The glass now fizzed ferociously; new bubbles surged and burst. “You see? Look at all these possibilities that just showed up. All that potential. Now here’s the important part, kid – out of every single bubble that could possibly show up in this glass, there’s exactly one that might be able to help you out. Even then, it’ll be hard to find. I can look for you. I know the shortcuts. But one timeline might not be enough. You get me?” Frisk’s face fell. “Yeah, that’s right. You’ve got to keep doing what you’re doing, over and over again. Mixing up time. Creating your ripples until the path is clear. I’ll take the best notes I can, give you a call now and then to keep you updated, but this is on you. This might take a hundred resets. It might take forever. And even then, there’s no guarantee that we’ll get what you want in the end.” He stared at the glass. “But as long as you can keep it up...I’ll try to do the same. Heh, should be a decent way to kill time. It’s been a while since I’ve hit the books.”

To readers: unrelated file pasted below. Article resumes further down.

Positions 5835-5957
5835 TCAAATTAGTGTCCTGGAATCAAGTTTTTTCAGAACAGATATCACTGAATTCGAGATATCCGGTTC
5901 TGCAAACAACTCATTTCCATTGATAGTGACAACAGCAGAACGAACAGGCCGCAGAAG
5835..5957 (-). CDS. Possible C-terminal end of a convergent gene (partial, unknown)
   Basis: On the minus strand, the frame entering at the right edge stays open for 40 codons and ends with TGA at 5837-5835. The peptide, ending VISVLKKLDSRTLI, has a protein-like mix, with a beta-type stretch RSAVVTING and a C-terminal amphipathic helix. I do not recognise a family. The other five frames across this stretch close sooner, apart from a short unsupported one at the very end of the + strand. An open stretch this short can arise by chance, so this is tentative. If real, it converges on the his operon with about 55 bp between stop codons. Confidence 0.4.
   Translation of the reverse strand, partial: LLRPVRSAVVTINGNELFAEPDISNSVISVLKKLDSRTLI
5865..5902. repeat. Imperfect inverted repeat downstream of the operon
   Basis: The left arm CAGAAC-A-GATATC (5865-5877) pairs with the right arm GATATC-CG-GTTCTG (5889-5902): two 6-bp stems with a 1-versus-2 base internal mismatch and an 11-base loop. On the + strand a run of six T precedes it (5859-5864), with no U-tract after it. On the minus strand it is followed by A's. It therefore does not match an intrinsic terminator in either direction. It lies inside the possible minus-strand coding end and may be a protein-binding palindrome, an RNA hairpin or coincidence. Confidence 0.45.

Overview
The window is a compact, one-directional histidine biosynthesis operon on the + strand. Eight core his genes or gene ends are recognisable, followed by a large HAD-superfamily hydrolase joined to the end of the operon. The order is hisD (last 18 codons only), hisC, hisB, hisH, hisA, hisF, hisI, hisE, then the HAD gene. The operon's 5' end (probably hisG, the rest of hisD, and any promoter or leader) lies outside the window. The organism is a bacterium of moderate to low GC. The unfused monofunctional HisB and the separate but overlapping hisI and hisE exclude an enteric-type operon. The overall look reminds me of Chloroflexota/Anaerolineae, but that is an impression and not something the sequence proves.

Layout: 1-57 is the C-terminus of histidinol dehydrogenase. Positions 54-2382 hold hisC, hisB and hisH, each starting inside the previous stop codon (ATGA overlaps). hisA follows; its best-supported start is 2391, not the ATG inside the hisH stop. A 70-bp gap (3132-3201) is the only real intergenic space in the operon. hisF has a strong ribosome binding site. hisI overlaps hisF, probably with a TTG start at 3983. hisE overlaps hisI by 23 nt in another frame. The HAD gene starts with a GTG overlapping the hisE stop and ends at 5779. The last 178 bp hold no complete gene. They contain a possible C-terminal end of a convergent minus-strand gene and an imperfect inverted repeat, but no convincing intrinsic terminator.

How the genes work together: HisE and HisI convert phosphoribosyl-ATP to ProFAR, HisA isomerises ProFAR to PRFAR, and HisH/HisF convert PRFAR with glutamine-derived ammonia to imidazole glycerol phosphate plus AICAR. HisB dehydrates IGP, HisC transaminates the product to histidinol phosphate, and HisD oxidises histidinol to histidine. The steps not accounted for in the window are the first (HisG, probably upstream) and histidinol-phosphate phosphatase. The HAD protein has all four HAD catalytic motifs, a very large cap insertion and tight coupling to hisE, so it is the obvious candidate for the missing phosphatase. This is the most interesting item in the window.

Frisk stayed in his seat for a while longer. Then, he slid out and stood up.

“Leaving, huh? Guess that’s a no?” Sans got up, too. “Welp, I did my best-”

Suddenly, Frisk threw his arms around Sans’ waist and hugged him tight. Sans’ eyesockets widened. He was a little too round for Frisk’s hands to meet, but Frisk made an attempt anyway, burying his face in Sans’ hoodie.

“Heh heh, okay, wow. Watch the ribs, I’ve only got twenty-four of ‘em.”

Eventually, Frisk let go, leaving two dark moist spots on Sans’ hoodie where his eyes had been.

“Done? All right.” Sans winked. “Knock ‘em dead, kid.”

Frisk nodded and stepped around the bar. Sans sat back down and stared at the bubbling soda glass until, after an unusually long time, he heard the tavern door open and shut. Only then did he grab his memo pad, slip it in with the rest of the detritus in his pockets, and leave his seat.